By David Ramsey
Freshman Public Policy Leadership students sit in rolling chairs wiping their crusted eyes as they nervously await their first college class. Speedily walking into class, Dr. Jody Holland starts their day, and the rest of their four years, with a simple line: Welcome to college.
Holland is a Public Policy Leadership professor who is widely hailed among students as a must-have. His vibrant personality, piercing wit and tendency to play devil’s advocate always give freshmen and upperclassmen a look into what they believe, which is a major reason Holland loves to leave instructions vague.
“You have to work in high levels of ambiguity,” Holland says.
Individuals, he believes, must understand how to handle stressful situations with ambiguous directions to be effective in their prospective careers. He remains vague but offers just enough instruction and nurturing for students to understand the “why’s” of the world.
The Trent Lott Institute of Public Policy Leadership is designed to take personable, successful young men and women and turn them into world leaders within a short span of time. Holland’s charisma and knowledge help make him a role model for PPL students.
Holland’s engaging teaching style and interesting life have led many students to wonder how the professor has gotten to where he is. What are his roots? How did he travel the path to a Ph.D., working on federal research grants and traveling the world?
“I was born in Grenada, Mississippi. From there my family moved to Oxford, Mississippi, then to a cattle farm in Holcomb, Mississippi, and I lived there until I was 18 years old,” Holland says.
“When I was younger, I never thought of going to college. Everyone around me didn’t seem to be concerned. All I knew is that I wanted to play ball.”
Holland did play football, but not beyond high school, and this decision helped him solidify a career in academia.
“I never thought I’d be teaching one day,” Holland admits. “After college, I began working at Wells Fargo until the housing crash in 2008. Because of the sales and pressure, I didn’t love the job, so I got my master’s at night and eventually got into a Ph.D. program at Mississippi State. From there I began to work with nonprofits, then work on federal research grants before I took a visiting position here at Ole Miss.”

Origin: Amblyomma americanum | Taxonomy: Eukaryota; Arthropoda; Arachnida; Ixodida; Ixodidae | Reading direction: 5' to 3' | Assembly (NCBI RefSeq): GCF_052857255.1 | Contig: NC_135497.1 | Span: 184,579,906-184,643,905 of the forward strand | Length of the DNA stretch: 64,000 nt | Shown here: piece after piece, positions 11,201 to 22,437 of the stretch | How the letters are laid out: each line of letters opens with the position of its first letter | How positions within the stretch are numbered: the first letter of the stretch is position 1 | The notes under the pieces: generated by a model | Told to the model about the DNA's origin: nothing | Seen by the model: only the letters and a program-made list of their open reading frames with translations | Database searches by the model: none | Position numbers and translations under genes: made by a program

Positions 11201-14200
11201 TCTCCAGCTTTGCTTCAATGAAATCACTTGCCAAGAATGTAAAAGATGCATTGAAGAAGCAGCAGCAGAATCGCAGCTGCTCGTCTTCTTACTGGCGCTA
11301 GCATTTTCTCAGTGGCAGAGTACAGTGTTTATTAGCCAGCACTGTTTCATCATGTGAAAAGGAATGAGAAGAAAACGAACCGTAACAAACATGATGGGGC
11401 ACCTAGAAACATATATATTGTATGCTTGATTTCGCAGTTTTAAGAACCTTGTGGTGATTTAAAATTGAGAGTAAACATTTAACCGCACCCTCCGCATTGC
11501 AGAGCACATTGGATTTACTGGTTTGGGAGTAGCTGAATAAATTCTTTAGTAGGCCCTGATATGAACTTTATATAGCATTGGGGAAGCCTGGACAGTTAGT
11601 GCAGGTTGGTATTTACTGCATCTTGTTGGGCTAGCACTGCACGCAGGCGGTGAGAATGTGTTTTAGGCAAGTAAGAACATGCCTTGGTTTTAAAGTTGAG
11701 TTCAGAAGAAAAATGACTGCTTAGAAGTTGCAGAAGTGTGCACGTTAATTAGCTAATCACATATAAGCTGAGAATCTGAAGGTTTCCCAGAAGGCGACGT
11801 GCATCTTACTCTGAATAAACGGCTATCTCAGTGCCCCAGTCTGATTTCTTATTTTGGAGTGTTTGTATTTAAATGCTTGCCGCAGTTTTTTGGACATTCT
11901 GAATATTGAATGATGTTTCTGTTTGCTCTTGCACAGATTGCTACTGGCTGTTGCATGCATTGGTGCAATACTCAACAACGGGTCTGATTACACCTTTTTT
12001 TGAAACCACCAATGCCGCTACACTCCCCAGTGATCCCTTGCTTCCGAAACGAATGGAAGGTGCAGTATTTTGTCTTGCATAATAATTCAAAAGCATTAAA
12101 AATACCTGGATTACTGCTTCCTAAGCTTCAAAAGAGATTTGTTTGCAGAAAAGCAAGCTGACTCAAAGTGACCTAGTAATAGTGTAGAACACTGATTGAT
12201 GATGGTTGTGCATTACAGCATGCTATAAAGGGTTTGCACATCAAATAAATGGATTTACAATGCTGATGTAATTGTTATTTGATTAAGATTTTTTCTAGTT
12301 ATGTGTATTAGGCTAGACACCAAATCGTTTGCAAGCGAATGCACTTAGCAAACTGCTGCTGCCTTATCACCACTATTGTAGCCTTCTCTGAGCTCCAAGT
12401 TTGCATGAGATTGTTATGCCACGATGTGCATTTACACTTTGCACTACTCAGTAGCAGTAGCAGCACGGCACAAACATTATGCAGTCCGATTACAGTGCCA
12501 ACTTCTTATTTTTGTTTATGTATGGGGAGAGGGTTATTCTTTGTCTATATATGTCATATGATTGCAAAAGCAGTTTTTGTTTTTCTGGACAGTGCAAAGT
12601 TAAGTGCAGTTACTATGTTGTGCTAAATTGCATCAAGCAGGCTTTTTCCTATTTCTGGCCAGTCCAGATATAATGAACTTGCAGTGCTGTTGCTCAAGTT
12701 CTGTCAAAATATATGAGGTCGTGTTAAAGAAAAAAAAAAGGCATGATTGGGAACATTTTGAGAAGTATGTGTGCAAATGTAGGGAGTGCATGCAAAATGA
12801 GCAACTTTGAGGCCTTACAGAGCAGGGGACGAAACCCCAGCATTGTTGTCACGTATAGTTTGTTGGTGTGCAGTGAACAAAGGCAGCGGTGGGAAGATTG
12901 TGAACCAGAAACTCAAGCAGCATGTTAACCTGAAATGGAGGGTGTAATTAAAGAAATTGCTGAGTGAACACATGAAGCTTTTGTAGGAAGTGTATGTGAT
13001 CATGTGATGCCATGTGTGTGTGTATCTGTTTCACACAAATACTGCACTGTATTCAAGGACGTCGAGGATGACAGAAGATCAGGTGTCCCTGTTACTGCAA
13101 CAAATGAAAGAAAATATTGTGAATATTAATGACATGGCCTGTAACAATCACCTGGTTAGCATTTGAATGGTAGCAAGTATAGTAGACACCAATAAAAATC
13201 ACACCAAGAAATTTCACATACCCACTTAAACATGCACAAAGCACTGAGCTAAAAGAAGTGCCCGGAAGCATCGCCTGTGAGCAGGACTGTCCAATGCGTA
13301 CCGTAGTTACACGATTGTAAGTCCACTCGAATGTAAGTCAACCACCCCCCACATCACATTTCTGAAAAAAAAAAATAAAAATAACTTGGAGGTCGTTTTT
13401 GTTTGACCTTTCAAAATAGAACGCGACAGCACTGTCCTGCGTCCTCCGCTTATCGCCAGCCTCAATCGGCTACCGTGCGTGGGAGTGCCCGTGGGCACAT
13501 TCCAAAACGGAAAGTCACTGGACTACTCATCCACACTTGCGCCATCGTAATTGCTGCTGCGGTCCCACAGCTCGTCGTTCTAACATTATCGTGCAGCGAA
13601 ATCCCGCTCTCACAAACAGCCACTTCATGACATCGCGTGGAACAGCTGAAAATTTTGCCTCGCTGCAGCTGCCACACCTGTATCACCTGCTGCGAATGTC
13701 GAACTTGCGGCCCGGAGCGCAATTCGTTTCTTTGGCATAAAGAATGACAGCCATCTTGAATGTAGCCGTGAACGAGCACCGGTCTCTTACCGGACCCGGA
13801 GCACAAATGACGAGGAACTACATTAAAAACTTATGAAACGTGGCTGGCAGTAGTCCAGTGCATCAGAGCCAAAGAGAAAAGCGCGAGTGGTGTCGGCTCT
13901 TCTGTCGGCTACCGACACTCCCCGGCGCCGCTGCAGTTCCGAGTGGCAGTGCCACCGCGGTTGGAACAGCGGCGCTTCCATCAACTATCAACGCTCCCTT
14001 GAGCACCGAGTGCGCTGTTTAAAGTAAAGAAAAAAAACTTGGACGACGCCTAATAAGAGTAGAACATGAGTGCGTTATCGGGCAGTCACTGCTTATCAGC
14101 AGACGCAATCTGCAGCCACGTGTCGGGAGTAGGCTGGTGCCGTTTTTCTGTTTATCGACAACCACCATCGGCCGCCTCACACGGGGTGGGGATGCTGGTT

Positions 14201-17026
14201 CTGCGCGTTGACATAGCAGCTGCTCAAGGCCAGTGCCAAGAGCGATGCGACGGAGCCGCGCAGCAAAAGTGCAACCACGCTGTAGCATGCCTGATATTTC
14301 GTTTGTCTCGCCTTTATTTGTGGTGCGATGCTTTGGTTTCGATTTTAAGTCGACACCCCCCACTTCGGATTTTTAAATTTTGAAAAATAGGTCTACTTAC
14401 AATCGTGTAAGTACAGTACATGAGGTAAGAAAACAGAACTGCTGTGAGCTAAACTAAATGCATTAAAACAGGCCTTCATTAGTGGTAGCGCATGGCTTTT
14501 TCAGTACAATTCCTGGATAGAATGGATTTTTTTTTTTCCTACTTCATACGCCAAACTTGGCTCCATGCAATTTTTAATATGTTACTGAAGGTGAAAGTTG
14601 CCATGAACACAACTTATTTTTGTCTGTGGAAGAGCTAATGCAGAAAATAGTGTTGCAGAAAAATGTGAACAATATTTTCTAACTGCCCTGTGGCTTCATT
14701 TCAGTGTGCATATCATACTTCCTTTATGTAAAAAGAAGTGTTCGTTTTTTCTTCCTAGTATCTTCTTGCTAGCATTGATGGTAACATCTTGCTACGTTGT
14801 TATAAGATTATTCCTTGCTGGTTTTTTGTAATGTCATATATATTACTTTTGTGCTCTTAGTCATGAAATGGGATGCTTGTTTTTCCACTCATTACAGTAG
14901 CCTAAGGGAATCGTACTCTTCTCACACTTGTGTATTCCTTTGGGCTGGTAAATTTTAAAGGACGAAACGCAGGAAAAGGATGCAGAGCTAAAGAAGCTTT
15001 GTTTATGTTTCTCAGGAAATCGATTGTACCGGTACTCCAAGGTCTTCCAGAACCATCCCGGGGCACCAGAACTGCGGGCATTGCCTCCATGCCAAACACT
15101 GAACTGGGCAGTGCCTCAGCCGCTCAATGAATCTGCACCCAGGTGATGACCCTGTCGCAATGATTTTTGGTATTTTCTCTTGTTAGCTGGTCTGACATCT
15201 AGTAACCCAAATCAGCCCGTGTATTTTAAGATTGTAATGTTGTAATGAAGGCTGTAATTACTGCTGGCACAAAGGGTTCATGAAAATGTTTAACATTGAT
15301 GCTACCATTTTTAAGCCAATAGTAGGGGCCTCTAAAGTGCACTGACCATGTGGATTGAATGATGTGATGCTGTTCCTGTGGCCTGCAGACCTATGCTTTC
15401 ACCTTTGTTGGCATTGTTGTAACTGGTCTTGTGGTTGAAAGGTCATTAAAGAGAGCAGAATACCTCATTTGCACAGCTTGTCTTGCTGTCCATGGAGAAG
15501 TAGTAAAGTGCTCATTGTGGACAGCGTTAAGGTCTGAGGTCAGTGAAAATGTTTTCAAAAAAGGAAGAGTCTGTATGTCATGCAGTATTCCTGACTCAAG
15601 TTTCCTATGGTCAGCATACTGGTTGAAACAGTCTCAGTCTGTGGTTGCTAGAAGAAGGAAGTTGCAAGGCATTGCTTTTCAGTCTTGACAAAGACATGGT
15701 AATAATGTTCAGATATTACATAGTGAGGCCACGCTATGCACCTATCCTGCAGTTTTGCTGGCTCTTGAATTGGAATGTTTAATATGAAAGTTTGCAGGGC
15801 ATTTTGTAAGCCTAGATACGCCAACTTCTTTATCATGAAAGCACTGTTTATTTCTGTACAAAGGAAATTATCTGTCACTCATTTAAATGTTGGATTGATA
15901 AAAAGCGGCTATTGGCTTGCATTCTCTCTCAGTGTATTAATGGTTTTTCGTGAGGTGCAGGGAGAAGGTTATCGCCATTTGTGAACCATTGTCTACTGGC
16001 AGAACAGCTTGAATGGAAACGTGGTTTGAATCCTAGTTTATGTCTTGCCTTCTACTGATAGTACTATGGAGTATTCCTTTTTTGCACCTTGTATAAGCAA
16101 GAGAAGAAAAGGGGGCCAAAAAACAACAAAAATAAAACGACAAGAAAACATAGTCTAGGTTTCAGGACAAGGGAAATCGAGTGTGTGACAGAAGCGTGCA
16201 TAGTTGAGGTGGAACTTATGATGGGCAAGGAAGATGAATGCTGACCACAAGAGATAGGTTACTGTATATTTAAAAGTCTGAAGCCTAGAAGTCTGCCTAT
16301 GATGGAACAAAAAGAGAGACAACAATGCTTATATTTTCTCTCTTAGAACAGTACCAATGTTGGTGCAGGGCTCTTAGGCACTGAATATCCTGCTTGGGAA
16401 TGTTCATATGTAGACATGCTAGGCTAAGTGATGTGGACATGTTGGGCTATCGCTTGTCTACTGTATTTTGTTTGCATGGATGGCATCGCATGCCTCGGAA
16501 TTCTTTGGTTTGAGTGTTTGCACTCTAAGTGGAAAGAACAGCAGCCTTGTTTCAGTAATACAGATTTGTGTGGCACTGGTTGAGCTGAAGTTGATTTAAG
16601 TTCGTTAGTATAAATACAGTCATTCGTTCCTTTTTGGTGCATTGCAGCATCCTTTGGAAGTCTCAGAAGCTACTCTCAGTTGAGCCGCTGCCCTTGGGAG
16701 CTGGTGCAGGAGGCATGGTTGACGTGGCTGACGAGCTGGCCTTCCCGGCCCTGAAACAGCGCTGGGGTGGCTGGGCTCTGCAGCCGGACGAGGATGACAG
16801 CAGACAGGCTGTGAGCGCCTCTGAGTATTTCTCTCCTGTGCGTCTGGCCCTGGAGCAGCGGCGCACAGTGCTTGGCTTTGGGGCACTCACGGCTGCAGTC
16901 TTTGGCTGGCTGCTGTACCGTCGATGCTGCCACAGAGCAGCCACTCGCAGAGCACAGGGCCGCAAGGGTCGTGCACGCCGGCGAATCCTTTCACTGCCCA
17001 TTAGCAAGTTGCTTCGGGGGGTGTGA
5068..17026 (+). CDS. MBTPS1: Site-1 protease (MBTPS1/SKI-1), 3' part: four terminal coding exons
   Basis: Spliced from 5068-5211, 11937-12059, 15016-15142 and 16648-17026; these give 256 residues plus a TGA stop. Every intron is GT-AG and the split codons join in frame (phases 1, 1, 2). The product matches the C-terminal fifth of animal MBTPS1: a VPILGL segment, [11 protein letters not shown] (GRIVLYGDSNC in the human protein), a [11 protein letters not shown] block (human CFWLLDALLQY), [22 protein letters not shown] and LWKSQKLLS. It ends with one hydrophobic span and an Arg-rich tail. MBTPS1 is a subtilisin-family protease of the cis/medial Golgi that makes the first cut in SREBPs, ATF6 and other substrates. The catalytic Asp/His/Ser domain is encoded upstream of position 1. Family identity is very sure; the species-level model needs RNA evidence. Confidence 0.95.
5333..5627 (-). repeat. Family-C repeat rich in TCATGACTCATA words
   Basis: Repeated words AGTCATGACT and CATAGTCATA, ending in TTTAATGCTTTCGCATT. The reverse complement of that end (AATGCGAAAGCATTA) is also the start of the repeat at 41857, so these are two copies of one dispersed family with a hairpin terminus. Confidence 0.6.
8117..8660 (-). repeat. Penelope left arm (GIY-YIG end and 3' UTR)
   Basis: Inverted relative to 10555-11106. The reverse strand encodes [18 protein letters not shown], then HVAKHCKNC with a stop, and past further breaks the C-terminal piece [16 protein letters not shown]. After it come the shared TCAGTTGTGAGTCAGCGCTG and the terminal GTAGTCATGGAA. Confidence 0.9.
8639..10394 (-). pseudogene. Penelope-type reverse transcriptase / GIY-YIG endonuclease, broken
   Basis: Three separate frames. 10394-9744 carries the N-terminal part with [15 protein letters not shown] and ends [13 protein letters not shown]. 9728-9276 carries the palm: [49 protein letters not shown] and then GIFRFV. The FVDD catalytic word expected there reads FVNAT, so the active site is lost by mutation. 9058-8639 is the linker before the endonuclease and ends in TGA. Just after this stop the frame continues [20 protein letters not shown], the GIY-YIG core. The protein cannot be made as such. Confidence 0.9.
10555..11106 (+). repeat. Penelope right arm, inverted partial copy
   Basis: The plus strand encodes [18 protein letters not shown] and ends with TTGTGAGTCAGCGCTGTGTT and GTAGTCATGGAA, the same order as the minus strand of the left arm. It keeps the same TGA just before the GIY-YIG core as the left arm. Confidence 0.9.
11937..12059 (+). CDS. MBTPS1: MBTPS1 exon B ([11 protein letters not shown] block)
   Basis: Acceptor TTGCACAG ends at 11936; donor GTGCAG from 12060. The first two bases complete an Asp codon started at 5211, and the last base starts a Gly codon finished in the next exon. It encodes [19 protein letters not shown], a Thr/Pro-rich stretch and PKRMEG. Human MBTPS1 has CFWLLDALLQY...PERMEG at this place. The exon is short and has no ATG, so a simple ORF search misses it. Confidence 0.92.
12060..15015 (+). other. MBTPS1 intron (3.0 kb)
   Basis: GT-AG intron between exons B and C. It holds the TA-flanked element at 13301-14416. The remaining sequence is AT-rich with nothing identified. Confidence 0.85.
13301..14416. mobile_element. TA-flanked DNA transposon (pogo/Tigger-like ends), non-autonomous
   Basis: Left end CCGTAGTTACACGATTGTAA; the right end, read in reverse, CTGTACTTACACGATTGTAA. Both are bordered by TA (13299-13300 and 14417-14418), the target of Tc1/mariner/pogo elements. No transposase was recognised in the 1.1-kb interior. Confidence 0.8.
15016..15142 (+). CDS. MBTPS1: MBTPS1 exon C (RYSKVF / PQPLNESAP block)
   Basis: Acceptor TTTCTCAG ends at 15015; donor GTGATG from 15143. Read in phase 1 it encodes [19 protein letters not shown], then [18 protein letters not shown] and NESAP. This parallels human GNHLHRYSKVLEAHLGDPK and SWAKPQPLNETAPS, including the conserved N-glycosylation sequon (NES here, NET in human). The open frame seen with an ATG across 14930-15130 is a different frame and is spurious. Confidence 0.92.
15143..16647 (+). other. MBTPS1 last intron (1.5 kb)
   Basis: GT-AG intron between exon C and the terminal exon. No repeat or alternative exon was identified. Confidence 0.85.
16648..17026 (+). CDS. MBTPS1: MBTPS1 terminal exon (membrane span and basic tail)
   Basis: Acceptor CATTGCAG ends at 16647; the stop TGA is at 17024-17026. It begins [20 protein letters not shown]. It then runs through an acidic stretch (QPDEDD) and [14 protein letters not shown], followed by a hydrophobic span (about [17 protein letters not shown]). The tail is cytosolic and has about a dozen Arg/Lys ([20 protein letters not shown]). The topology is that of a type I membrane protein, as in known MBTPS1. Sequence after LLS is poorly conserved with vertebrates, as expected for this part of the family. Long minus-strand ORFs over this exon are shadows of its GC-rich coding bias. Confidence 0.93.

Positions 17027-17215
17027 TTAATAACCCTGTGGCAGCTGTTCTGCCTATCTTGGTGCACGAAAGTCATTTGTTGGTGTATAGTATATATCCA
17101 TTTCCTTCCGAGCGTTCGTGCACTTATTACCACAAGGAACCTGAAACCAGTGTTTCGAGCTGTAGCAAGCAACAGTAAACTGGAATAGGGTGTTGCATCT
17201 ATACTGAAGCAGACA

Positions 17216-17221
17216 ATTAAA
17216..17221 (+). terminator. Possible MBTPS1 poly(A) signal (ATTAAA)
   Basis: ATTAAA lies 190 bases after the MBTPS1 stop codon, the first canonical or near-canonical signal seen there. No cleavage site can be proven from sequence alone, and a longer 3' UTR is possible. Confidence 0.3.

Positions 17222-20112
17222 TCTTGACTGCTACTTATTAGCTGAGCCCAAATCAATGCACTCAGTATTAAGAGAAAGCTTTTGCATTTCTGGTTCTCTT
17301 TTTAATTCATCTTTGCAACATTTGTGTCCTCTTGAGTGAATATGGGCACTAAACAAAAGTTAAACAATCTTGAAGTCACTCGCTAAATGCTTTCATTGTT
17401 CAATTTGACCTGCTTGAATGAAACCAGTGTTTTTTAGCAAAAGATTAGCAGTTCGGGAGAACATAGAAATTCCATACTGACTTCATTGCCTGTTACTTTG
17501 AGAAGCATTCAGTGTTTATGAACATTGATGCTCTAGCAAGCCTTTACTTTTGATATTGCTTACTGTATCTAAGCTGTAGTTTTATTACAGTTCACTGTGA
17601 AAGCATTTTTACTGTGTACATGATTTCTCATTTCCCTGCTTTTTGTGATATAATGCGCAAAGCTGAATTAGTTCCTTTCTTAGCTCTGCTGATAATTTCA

Holland’s hard-working attitude gave him fundamental knowledge that beautifully matched his knack for networking. “That’s what I love about the state of Mississippi,” he says. “I don’t know if it’s to the fault of white privilege, or the privilege of higher education, but I’ve been able to network very well, and things can get done very easily that way.”
Mississippi is Holland’s brand. Working as a professor, in nonprofits and in grant writing, Holland has gotten to see high-achieving youth and adults.
Mississippi has a large problem that Holland has seen first-hand: brain drain, which is the process of young people leaving a state to seek great opportunities. Holland experienced the mindset that many young Mississippians have: “When I was younger, I wanted to get far away from this state, but because of my family I had to stay here.”
Mississippi, he says, lacks both political leadership and economic opportunity for many high-achieving undergrads to want to stay here.
“Nashville has something we don’t have in Mississippi. It’s fun. A hundred people move to Nashville a day because their entry-level jobs pay more, they’re having fun and they’re single.”
Is fun Mississippi’s problem? The short answer is maybe. Mississippi does not have the bustling economy that many other states have, and the mindset of many Mississippians seems to prohibit progress.
“Progress can be made, and it can be made easily. It must happen from outsiders though,” Holland says. The “outsiders” he refers to include companies that are based somewhere else but could extend their branches into Mississippi’s borders.
A cluster economy is growing in the Canton-Madison area because of Nissan. All it takes is companies profiting off Mississippi’s low cost of living. The cost of living is a serious advantage the state offers, but many Mississippians seem to have a hesitance to outside influences.
“We had a Harvard graduate come to Mississippi and help our government but within a year he was fired,” Holland says.
Mississippi’s leadership would rather learn to fix problems on their own, he sayds, but many issues can be fixed with a different lens of truth.
These remnants of Mississippi’s ignorance shoot down any chance for immediate positive improvement. “I think Mississippi can come out of this rut because I’m an optimist,” says Holland, who through it all holds his head up high.
“There are times where I wish I could’ve gotten out of here and lived in Europe for a couple of years, or try my hand at research in D.C., but I’m glad I live here and I’m glad my children have grown up here.”